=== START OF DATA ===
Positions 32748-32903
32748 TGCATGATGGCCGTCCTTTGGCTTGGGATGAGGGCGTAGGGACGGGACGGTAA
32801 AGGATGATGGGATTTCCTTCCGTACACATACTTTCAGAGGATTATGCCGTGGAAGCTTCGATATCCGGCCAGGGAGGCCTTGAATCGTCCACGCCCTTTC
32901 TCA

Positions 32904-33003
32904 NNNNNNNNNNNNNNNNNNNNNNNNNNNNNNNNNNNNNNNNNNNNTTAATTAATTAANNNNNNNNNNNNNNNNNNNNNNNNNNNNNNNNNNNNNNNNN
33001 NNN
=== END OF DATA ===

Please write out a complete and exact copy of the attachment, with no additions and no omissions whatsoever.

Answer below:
Positions 32748-32903
32748 TGCATGATGGCCGTCCTTTGGCTTGGGATGAGGGCGTAGGGACGGGACGGTAA
32801 AGGATGATGGGATTTCCTTCCGTACACATACTTTCAGAGGATTATGCCGTGGAAGCTTCGATATCCGGCCAGGGAGGCCTTGAATCGTCCACGCCCTTTC
32901 TCA

Positions 32904-33003
32904 NNNNNNNNNNNNNNNNNNNNNNNNNNNNNNNNNNNNNNNNNNNNTTAATTAATTAANNNNNNNNNNNNNNNNNNNNNNNNNNNNNNNNNNNNNNNNN
33001 NNN